Wallenda completes 'Grand Canyon' tightrope walk - New York News

Wallenda completes 'Grand Canyon' tightrope walk

Posted: Updated:
Daredevil Nik Wallenda crosses a tightrope 1,500 feet above the Little Colorado River Gorge, Ariz., on Sunday, June 23, 2013,  (AP Photo/Rick Bowmer) Daredevil Nik Wallenda crosses a tightrope 1,500 feet above the Little Colorado River Gorge, Ariz., on Sunday, June 23, 2013, (AP Photo/Rick Bowmer)

By FELICIA FONSECA

LITTLE COLORADO RIVER GORGE, Ariz. (AP) — Florida aerialist Nik Wallenda completed a tightrope walk that took him a quarter mile over the Little Colorado River Gorge in northeastern Arizona on Sunday.

Wallenda performed the stunt on a 2-inch-thick steel cable, 1,500 feet above the river on the Navajo Nation near the Grand Canyon. He wasn't wearing a harness.

Wallenda took just more than 22 minutes, pausing and kneeling twice to get "the rhythm out of the rope" and murmuring prayers to Jesus almost constantly along the way. His stepped slow and steady, but jogged and hopped the last few steps.

The event was broadcast live on the Discovery Channel.

The 34-year-old Wallenda is a seventh-generation high-wire artist and is part of the famous "Flying Wallendas" circus family — a clan that is no stranger to death-defying feats.

His great-grandfather, Karl Wallenda, fell during a performance in Puerto Rico and died at the age of 73. Several other family members, including a cousin and an uncle, have perished while performing wire walking stunts.

Nik Wallenda grew up performing with his family and has dreamed of crossing the Grand Canyon since he was a teenager.

Sunday's stunt comes a year after he traversed Niagara Falls earning a seventh Guinness world record.

Wallenda wore a microphone and two cameras, one looking down on the dry Little Colorado River bed and one facing straight ahead. His leather shoes with an elk-skin sole helped him keep a grip on the steel cable as he moved across.

  • Local NewsLocal NewsMore>>

  • Congressman's ad includes Soviet medals

    Congressman's ad includes Soviet medals

    Friday, August 22 2014 8:38 AM EDT2014-08-22 12:38:06 GMT
    A New Jersey congressman's office is red-faced after a Facebook ad about veteran benefits that appeared to feature Russian military medals.
    A New Jersey congressman's office is red-faced over a Facebook ad about veteran benefits that featured Soviet military medals. Rep. Scott Garrett's spokeswoman said in an emailed statement that the office was sorry an initial review did not catch the use of the stock photo. Maggie Seidel says the ad was produced by an outside vendor and is no longer running. The ad asked people to like Garrett's page to learn what he's doing to support veterans' benefits.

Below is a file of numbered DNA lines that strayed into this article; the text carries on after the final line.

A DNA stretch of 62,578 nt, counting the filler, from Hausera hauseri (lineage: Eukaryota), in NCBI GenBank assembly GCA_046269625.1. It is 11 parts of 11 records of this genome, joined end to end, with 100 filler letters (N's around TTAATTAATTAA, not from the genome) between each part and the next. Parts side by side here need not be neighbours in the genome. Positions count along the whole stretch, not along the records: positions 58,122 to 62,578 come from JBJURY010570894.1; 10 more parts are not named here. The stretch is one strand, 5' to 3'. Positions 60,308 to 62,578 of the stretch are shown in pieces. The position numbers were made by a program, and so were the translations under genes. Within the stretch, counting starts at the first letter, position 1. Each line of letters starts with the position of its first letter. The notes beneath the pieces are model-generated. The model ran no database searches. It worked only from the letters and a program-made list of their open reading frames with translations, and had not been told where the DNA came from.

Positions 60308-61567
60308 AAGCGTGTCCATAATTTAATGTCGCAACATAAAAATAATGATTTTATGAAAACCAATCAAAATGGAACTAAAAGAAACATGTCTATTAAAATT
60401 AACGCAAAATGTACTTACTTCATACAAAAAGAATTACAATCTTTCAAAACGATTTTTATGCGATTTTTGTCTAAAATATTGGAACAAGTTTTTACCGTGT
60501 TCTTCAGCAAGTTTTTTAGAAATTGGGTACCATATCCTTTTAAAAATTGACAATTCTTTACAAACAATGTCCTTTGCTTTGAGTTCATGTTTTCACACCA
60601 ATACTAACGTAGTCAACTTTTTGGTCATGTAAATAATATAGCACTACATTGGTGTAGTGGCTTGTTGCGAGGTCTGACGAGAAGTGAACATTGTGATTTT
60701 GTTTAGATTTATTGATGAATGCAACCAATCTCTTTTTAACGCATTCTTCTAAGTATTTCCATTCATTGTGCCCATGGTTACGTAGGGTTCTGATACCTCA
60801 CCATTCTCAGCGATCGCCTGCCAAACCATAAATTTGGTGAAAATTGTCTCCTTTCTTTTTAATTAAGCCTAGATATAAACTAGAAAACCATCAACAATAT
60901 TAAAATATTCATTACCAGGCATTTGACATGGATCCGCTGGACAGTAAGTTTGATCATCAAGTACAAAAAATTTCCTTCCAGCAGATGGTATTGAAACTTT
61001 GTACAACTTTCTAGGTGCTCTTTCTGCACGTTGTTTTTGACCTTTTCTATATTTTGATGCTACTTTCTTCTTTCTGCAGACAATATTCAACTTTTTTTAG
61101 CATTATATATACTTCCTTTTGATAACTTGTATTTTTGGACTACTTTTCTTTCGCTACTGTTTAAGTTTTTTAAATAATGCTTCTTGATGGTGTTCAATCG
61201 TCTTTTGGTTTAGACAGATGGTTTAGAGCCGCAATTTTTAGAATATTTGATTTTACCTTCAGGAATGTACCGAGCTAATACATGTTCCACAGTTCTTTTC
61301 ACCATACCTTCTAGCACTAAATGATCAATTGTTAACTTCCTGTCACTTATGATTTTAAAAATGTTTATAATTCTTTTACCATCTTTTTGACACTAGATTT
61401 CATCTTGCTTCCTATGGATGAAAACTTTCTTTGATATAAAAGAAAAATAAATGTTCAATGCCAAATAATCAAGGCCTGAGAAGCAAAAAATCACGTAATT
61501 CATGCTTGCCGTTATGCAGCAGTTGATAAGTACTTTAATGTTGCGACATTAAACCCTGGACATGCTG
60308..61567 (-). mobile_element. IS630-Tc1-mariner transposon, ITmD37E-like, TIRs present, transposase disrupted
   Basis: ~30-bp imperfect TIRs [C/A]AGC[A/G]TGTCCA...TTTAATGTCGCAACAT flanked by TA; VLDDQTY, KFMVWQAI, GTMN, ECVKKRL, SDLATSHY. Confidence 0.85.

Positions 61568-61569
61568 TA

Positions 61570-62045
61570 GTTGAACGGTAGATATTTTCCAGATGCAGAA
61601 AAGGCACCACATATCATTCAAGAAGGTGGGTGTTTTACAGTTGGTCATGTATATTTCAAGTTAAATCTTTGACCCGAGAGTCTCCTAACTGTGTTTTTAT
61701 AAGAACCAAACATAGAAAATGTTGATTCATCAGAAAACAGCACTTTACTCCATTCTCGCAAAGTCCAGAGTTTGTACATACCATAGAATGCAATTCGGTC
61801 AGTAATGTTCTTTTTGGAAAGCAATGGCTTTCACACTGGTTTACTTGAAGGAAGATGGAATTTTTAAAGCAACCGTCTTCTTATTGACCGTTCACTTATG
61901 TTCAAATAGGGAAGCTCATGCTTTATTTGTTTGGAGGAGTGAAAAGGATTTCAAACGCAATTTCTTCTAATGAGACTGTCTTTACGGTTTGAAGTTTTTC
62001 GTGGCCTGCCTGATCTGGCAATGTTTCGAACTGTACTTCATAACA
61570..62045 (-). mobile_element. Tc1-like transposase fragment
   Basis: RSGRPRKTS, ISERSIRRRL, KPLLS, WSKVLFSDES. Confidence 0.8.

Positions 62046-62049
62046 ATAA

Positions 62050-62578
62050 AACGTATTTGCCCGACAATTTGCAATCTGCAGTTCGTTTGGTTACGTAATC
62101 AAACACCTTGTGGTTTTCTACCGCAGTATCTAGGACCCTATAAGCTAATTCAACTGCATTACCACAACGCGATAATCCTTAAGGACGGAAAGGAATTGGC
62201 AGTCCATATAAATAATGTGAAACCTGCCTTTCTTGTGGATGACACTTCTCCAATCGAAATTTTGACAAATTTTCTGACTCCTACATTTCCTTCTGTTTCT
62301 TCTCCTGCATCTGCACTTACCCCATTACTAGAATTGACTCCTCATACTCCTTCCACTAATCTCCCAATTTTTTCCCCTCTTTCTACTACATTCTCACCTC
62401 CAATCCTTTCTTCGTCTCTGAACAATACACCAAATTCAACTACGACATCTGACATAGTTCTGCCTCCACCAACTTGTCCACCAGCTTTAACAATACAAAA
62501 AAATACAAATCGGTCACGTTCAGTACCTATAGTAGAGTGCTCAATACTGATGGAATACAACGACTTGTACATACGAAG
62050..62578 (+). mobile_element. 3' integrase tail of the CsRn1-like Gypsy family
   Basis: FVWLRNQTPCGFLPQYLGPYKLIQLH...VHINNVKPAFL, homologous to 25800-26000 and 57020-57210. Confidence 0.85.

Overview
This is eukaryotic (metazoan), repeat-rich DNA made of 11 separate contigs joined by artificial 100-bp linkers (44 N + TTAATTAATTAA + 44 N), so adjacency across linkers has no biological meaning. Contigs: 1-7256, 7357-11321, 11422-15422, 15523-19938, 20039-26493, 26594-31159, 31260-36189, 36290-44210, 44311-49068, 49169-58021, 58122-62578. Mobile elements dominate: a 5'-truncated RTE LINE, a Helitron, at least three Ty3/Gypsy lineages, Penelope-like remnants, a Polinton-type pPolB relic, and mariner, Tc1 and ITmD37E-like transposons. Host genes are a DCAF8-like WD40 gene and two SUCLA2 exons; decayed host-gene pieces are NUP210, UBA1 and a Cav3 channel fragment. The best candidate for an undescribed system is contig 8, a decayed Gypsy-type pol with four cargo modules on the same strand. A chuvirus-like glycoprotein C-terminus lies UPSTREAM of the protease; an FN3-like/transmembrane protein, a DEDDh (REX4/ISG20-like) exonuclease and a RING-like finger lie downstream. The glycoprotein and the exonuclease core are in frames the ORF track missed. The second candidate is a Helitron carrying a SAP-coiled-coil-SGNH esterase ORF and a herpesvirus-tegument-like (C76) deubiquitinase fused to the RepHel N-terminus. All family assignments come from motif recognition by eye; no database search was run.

• Torture video leads to kidnapping convictions

    Torture video leads to kidnapping convictions

    Friday, August 22 2014 8:00 AM EDT2014-08-22 12:00:26 GMT
    A jury shown the videotaped torture of a kidnapping victim has convicted the two men who held a man captive for 17 hours at a Buffalo home because they thought he was a police informant. Authorities say the two men kidnapped a 25-year-old crack addict they accused of being a snitch. Video from Dawson's cellphone shows a gun being shoved into the victim's mouth and the victim being forced to lick his own blood off the boot of a captor.
    A jury shown the videotaped torture of a kidnapping victim has convicted the two men who held a man captive for 17 hours at a Buffalo home because they thought he was a police informant. Authorities say the two men kidnapped a 25-year-old crack addict they accused of being a snitch. Video from Dawson's cellphone shows a gun being shoved into the victim's mouth and the victim being forced to lick his own blood off the boot of a captor.
  • 17,000 red light camera tickets dismissed

    17,000 red light camera tickets dismissed

    Friday, August 22 2014 7:39 AM EDT2014-08-22 11:39:23 GMT
    A technical glitch in a red light camera operating system means that some 17,000 motorists in New Jersey will not have to pay a fine for running red lights. Computer problems between May 28 and June 30 resulted in motorists not receiving notices of violations. New Jersey law requires that if a ticket hasn't been served within 90 days, it must be dismissed.
    A technical glitch in a red light camera operating system means that some 17,000 motorists in New Jersey will not have to pay a fine for running red lights. Computer problems between May 28 and June 30 resulted in motorists not receiving notices of violations. New Jersey law requires that if a ticket hasn't been served within 90 days, it must be dismissed.
Powered by WorldNow
Didn't find what you were looking for?
All content © Copyright 2000 - 2014 Fox Television Stations, Inc. and Worldnow. All Rights Reserved.
Privacy Policy | New Terms of Service What's new | Ad Choices